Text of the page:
Source: Unsplash

Insolvencies and delinquencies are on the rise for Canadian businesses and may continue to worsen with loans struggling to be repaid, according to new data from Equifax Canada.

A press release highlighting 2023’s fourth-quarter business credit trends revealed that business insolvencies increased 41.4% between 2023 and 2022.

Simon Gaudreault, chief economist and vice-president of research at the Canadian Federation of Independent Business, told True North that the uptick of bankruptcies is “just the tip of the iceberg.”

The CFIB surveyed its members a few years ago, and only roughly 10% of those considering closing their business said they would officially file for bankruptcy. The rest would sell the assets, transfer the business, or utilize other means outside of a full bankruptcy process.

A significant contributor to this surge is the repayment of Canada Emergency Business Account loans, according to Equifax Canada. 

On January 19, 2024, CEBA loans converted from interest-free with no monthly payments to a three-year term loan with 5% interest payable annually. 

“With the deadline for CEBA loan repayments now passed, many businesses find themselves navigating the financial strain of monthly payments accompanied by a higher interest rate,” said Equifax Canada.

CEBA loans initially offered interest-free loans up to $40,000 to small businesses and not-for-profits. The amount was increased to $60,000 on December 4, 2020. Loan holders who initially received the $40,000 loan could apply for an expansion and receive an additional $20,000.

For loans repaid by January 18, 2024, the government offered forgiveness for up to 33% or $20,000 of the maximum $60,000 loan.

Jeff Brown, Head of Commercial Solutions for Equifax Canada, said that “Canadian businesses are facing a perfect storm of economic pressures.”

“The end of the initial grace period of CEBA loans, combined with high input costs, labour expenses, a slowdown in consumer spending and high-interest rates, is creating a challenging environment,” he added. 

Approximately 25% of the 898,271 CEBA loan recipients missed the deadline. The total funds provided for CEBA loans and expansions was $49.2 billion.

The government’s decision not to extend the CEBA deadline was “the straw that broke the camel’s back,” according to Gaudreault. 

While CEBA was a contributing factor, other contributors to business closures were lost revenue from public health closures, supply chain challenges, inflation, increased costs, rising interest rates, and labour shortages, according to Gaudreault.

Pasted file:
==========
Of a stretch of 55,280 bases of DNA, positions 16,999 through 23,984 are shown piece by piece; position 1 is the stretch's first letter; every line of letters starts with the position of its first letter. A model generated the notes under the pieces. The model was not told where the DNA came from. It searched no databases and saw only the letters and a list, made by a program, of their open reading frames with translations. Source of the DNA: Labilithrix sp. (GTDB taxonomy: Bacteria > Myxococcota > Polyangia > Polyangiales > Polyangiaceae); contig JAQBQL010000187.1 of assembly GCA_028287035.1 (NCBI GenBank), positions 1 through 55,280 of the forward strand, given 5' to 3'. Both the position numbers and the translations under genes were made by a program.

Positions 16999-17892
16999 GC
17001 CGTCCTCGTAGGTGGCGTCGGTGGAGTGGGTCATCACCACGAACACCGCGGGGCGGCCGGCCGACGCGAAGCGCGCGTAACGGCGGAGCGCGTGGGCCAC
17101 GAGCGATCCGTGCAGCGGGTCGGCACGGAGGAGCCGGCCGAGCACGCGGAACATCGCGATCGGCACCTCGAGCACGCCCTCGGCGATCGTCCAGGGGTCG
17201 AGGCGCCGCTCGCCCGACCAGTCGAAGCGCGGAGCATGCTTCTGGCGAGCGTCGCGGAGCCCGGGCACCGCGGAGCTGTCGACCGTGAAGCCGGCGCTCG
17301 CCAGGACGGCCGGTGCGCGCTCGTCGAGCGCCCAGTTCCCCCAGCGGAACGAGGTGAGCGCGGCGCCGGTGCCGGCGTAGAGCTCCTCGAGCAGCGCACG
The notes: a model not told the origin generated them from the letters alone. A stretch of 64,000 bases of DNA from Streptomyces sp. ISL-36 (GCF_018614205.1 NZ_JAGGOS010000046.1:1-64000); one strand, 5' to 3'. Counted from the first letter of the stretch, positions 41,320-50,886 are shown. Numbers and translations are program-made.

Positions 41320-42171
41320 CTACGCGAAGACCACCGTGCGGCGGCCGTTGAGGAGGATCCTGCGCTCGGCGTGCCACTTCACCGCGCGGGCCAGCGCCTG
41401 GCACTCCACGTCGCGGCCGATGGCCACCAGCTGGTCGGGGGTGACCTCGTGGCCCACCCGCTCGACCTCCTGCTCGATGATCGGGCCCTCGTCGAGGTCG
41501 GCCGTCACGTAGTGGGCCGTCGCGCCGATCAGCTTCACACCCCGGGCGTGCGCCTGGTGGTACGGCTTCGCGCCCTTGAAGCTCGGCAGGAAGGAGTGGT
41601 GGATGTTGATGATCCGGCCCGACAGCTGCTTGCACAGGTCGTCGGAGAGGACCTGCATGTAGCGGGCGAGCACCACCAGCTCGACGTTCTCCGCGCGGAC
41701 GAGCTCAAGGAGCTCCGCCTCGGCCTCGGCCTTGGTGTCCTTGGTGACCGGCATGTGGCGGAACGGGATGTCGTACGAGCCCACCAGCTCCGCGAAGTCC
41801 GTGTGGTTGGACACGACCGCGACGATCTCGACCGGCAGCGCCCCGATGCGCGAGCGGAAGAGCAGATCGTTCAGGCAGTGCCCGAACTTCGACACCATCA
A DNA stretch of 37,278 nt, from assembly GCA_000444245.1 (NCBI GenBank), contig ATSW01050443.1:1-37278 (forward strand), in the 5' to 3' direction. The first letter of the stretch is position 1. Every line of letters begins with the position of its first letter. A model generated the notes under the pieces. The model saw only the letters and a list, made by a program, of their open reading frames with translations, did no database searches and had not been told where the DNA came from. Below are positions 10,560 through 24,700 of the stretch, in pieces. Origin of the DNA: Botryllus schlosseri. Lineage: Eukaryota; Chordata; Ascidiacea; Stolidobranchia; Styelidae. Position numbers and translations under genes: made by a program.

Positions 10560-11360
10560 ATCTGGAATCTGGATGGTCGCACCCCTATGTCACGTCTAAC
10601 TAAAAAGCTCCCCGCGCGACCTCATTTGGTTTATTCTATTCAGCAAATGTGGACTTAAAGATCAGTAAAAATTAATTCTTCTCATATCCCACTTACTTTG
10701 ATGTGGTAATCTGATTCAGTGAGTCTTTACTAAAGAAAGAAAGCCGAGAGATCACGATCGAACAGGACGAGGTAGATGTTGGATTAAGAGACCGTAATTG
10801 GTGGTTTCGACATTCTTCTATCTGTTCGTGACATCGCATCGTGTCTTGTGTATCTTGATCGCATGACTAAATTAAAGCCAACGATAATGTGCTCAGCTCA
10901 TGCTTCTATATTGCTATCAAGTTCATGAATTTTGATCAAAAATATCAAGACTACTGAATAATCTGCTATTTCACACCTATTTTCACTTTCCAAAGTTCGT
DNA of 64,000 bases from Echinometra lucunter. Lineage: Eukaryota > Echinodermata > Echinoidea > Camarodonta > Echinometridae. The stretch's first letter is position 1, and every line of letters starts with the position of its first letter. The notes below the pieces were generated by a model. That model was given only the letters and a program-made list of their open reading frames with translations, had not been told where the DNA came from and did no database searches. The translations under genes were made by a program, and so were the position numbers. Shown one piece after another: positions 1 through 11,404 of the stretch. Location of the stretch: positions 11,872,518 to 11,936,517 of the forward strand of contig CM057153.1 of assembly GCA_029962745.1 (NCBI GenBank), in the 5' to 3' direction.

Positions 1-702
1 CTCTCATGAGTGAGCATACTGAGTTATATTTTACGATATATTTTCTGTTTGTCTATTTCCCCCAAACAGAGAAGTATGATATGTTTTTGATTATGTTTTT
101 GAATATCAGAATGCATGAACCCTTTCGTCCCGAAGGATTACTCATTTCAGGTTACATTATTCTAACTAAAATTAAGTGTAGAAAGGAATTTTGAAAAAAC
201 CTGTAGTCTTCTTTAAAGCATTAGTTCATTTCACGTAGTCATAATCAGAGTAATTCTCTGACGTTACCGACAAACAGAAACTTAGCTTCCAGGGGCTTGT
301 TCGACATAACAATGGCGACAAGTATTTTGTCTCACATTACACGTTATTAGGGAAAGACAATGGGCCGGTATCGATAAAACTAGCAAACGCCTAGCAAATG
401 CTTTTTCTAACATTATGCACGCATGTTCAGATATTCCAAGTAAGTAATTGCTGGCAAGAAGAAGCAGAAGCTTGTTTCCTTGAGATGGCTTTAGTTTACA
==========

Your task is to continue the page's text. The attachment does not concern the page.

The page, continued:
Business credit account delinquencies have risen substantially, highlighted the report.

Industrial trade experienced an 8.8% increase in 30+ day account-level delinquencies. Financial trades saw an increase of 3.1%.

Installment loan delinquencies saw a similar surge. Early-stage delinquencies rose 12.5% and late-stage delinquencies rose 16.3% year-over-year. Equifax Canada said that this was due to businesses struggling with monthly loan payments. 

The Canadian Association of Insolvency and Restructuring Professionals issued a press release in February highlighting the Canadian insolvency statistics.

“Some businesses may  not be able to manage the increases to their monthly bills, especially if they are already finding it difficult to drum up sales. That strain, combined with any additional financial challenges or setbacks this year could force businesses to shutter,” said André Bolduc, Chair of the association.

Statistics Canada’s most recent data shows 42,335 businesses closed in November 2023.

The Canadian Federation of Independent Business surveyed its members in February, asking about the top concerns facing small businesses.

Financial situation of the business—cash flow, debt, etc.—led the pack at 20%. This concern was followed by labour shortages at 17%, taxes at 13%, operational costs, labour costs, and government red tape at 9%, 8%, and 7%, respectively, followed by a variety of other less common issues.

Gaudreault said the government can help small businesses in various ways, but cutting the upcoming carbon tax hike on April 1 would be the easiest way.

He feels that the carbon tax is unfair towards small businesses.

“A lot of the revenues from the tax come from small businesses, but they get a very small share in return.”

While 2023 was challenging, Gaudreault says he remains optimistic that 2024 could see signs of improvement. However, he added that Canada’s labour shortages and ageing population remain significant concerns.